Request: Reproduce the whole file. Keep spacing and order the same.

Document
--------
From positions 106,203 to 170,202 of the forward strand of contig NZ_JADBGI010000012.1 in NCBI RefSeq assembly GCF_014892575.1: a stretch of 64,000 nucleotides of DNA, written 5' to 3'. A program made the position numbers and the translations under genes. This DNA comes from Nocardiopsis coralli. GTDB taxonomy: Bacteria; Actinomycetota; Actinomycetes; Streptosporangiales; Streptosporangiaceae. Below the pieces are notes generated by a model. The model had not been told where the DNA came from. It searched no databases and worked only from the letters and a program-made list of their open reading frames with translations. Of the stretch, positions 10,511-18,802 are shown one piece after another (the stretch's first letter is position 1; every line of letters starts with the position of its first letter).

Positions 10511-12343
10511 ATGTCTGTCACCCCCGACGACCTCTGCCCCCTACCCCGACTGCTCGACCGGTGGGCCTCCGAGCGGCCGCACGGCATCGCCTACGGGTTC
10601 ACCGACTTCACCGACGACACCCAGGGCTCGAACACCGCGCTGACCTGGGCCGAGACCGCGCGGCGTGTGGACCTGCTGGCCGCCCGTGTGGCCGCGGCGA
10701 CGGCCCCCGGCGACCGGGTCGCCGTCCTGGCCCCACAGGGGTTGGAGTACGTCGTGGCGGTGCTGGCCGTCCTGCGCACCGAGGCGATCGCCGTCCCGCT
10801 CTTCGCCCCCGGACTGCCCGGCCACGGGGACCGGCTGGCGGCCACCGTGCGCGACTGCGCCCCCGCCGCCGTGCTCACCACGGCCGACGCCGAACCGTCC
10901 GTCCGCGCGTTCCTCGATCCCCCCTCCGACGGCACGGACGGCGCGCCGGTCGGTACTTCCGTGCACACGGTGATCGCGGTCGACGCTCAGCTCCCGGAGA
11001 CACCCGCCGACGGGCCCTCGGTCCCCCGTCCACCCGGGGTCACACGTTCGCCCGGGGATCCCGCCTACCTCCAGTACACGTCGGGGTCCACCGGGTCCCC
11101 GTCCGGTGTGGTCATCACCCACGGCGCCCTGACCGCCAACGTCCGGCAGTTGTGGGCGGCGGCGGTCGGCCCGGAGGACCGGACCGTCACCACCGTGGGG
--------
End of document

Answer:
From positions 106,203 to 170,202 of the forward strand of contig NZ_JADBGI010000012.1 in NCBI RefSeq assembly GCF_014892575.1: a stretch of 64,000 nucleotides of DNA, written 5' to 3'. A program made the position numbers and the translations under genes. This DNA comes from Nocardiopsis coralli. GTDB taxonomy: Bacteria; Actinomycetota; Actinomycetes; Streptosporangiales; Streptosporangiaceae. Below the pieces are notes generated by a model. The model had not been told where the DNA came from. It searched no databases and worked only from the letters and a program-made list of their open reading frames with translations. Of the stretch, positions 10,511-18,802 are shown one piece after another (the stretch's first letter is position 1; every line of letters starts with the position of its first letter).

Positions 10511-12343
10511 ATGTCTGTCACCCCCGACGACCTCTGCCCCCTACCCCGACTGCTCGACCGGTGGGCCTCCGAGCGGCCGCACGGCATCGCCTACGGGTTC
10601 ACCGACTTCACCGACGACACCCAGGGCTCGAACACCGCGCTGACCTGGGCCGAGACCGCGCGGCGTGTGGACCTGCTGGCCGCCCGTGTGGCCGCGGCGA
10701 CGGCCCCCGGCGACCGGGTCGCCGTCCTGGCCCCACAGGGGTTGGAGTACGTCGTGGCGGTGCTGGCCGTCCTGCGCACCGAGGCGATCGCCGTCCCGCT
10801 CTTCGCCCCCGGACTGCCCGGCCACGGGGACCGGCTGGCGGCCACCGTGCGCGACTGCGCCCCCGCCGCCGTGCTCACCACGGCCGACGCCGAACCGTCC
10901 GTCCGCGCGTTCCTCGATCCCCCCTCCGACGGCACGGACGGCGCGCCGGTCGGTACTTCCGTGCACACGGTGATCGCGGTCGACGCTCAGCTCCCGGAGA
11001 CACCCGCCGACGGGCCCTCGGTCCCCCGTCCACCCGGGGTCACACGTTCGCCCGGGGATCCCGCCTACCTCCAGTACACGTCGGGGTCCACCGGGTCCCC
11101 GTCCGGTGTGGTCATCACCCACGGCGCCCTGACCGCCAACGTCCGGCAGTTGTGGGCGGCGGCGGTCGGCCCGGAGGACCGGACCGTCACCACCGTGGGG